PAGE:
Polymyalgia rheumatica immunological puzzle further illustrated Save
Infiltrating macrophages expressing IL-6 and GM-CSF may drive the subacromial bursitis often seen in polymyalgia rheumatica, according to new research (abstract OP0015) presented on the first day of EULAR 2022 in Copenhagen.
For many years, the presence of polymyalgia rheumatica (PMR) as a distinct immunological entity has been called into question by some, especially given the lack of palpable and distinct clinical findings associated with it, and the sometimes seemingly vague nature of its clinical presentation. In recent years, imaging studies – particularly with MRI and PET/CT – have demonstrated specific characteristic findings which have offered hope as a practical tool for diagnosis and even classification.
Despite this, the immunological basis of PMR has been more elusive. Systemic elevations in IL-6 were first noted over thirty years ago, but the absence of readily-accessible, clearly culpable tissue has limited the capacity to develop a better understanding of the relevant immunological processes in depth. As targeted therapies become increasingly of consideration in the related condition giant cell arteritis, and the perils of lower-dose, long-term steroid toxicity become clearer, the need for better insights has become clearer.
To help address this, Dr. William Jiemy and colleagues from the Vasculitis Expertise Center in Groningen, the Netherlands examined involved tissue with respect to macrophages, a focus of their research in other respects for both PMR and GCA. Using ultrasound guidance, they were able to sample bursal tissue and bursal/tenosynovial fluid in 11 PMR patients. In the fluid, they found an expanded population of intermediate monocytes, and in the tissue, infiltrating macrophages displaying mixed M1/M2 traits, and expressing IL-6 and GM-CSF.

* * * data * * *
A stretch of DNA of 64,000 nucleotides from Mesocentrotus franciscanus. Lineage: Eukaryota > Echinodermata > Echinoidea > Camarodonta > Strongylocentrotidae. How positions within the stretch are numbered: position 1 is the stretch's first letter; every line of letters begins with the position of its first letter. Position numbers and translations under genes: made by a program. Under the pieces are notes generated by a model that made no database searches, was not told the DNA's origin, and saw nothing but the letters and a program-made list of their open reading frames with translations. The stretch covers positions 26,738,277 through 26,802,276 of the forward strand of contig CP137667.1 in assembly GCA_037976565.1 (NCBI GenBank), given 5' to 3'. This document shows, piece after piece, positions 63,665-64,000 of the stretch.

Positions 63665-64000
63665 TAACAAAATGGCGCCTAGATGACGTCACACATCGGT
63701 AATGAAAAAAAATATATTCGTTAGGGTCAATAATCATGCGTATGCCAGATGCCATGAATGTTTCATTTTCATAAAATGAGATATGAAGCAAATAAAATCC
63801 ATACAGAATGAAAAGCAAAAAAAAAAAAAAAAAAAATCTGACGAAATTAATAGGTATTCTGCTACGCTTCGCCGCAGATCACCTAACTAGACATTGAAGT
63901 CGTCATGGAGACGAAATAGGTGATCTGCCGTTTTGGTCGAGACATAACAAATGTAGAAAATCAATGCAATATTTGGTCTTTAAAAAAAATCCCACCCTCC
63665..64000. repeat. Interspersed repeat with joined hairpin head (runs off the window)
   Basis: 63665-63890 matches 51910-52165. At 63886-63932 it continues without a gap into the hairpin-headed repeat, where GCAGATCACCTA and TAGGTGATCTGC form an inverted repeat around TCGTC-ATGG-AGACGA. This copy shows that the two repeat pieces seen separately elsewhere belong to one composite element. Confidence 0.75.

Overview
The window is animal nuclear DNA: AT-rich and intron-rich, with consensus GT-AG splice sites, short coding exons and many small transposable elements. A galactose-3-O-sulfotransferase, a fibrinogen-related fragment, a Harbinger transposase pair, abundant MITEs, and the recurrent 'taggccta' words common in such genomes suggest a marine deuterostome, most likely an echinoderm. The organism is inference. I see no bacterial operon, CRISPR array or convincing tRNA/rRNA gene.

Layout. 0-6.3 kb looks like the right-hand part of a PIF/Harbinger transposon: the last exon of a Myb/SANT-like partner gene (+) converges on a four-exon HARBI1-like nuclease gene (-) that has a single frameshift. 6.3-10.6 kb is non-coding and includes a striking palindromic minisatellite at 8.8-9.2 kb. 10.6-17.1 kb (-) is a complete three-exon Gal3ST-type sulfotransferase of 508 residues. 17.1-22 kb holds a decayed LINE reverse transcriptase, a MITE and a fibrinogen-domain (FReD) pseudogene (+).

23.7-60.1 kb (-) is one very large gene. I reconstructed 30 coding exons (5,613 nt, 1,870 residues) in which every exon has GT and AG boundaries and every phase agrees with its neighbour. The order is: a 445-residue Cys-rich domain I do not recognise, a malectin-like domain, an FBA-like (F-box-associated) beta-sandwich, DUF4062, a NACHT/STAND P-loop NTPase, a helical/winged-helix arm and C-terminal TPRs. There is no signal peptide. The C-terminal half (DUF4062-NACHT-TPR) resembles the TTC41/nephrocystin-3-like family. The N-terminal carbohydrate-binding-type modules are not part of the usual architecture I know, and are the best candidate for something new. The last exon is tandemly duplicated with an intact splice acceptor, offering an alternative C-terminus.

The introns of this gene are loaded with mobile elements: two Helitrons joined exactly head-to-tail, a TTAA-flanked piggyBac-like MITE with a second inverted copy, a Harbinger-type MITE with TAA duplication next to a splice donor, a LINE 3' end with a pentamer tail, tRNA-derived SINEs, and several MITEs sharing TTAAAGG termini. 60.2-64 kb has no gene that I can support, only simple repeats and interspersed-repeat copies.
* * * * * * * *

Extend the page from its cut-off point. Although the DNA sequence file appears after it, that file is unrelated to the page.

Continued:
The presence of IL-6 and GM-CSF at a site characteristically associated with PMR will clearly raise attention, particularly given that therapies targeting both of these pro-inflammatory cytokines already exist, most prominently in the form of tocilizumab and mavrilimumab. Tocilizumab, the only registered therapy for giant cell arteritis, has recently been investigated further for PMR. A successful phase 2 study for mavrilimumab in giant cell arteritis was recently published, although it has not yet been trialled in polymyalgia rheumatica. If use of these therapies can be economically justified in due course, through price reductions, patients selection, or an increased appreciation of steroid toxicity, then these findings could be a critical juncture to support further clinical study.
While many questions still remain about whether this truly represents the causative mechanism of polymyalgia rheumatica, how these changes evolve during glucocorticoid treatment, and whether treatment with such therapies would actually result in clinical benefit, the work of Dr. Jiemy and colleagues is likely to herald further investigation. For a disease where no proven steroid-sparing options currently exist, yet has a lifetime risk of approximately 2% in the general population, such news is certainly welcome.